MI6 is an agency of the Foreign and Commonwealth Office and is responsible for gathering intelligence overseas.

Records from MI5 and MI6 are not made available to the public as freely as those from other departments - this is especially true for MI6 (or Secret Intelligence Service) files. 

The records are retained under section 3 (4) of the Public Records Act (1958) and Freedom of Information legislation does not apply to them.

The National Archives policy on selecting records from the security services gives more information.

You will find useful information about the arrangement of the records and the history of MI5 and the formation and history of MI6 in our catalogue (you will need to scroll down the page to see all sections).

9.2 How to search for records

MI5 records have the departmental reference KV. Records inherited by MI6 when it was created in 1909 have the departmental reference HD.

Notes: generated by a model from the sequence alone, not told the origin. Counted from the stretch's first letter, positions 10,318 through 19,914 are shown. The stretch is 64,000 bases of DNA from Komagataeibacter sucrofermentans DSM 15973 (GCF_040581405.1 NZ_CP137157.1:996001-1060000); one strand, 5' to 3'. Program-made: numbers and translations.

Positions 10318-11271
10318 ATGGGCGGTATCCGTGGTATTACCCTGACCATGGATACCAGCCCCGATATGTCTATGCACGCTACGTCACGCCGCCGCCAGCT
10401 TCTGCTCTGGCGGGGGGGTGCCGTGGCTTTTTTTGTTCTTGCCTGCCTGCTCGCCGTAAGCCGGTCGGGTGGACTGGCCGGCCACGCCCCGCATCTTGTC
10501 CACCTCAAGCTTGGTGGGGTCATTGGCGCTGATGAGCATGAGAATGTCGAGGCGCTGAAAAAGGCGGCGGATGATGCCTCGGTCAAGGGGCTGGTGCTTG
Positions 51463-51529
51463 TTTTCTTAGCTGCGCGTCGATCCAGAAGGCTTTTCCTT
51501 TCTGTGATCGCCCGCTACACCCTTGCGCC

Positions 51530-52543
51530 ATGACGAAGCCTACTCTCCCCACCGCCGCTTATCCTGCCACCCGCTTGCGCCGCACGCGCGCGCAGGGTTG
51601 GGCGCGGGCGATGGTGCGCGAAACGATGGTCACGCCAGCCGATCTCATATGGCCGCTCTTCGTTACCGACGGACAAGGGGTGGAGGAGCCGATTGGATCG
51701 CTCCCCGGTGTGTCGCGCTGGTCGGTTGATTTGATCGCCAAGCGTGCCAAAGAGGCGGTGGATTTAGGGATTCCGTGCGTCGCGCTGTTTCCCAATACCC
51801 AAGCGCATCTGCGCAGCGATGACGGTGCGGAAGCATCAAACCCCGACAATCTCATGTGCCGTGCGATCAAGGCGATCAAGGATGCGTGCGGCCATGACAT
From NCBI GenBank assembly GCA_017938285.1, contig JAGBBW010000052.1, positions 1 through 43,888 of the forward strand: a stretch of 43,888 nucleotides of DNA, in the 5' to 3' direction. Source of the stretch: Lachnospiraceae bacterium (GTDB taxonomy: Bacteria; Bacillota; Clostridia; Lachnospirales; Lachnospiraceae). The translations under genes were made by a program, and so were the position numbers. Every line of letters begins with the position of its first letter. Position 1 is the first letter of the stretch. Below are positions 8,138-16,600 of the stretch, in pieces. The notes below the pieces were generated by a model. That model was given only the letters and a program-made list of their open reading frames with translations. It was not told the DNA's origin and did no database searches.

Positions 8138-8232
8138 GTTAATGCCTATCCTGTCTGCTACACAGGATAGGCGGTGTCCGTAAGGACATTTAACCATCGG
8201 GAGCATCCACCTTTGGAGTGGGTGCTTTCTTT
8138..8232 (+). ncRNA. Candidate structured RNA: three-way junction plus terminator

MI6 records are not open to the public, but reference is sometimes made to MI6 in files from other departments.

Browse the records in KV or HD or use the Advanced search option in our catalogue with keywords such as 'Secret Intelligence Service' or 'MI6'.

9.3 Useful record series

The following record series are a good starting point for research in this area

KV 4/185-196 - Second World War diaries of Captain Guy Liddell, head of MI5's B Division (counter-subversion)
HW1 - signals intelligence from GCHQ during the Second World War
FO 1093  - provides an illuminating source on the activities and funding of MI6
 

10. Defence Intelligence Staff records

10.1 Background

The Defence Intelligence Staff (DIS) records were created by the Ministry of Defence and have the departmental reference DEFE.  Prior to the establishment of the DIS, each branch of the military had its own intelligence service (see sections 3,4 and 5 of this guide).

MI5, MI6 and the GCHQ work alongside each other and come under the direction of the Joint Intelligence Committee (JIC). They also work alongside the Defence Intelligence Staff (DIS).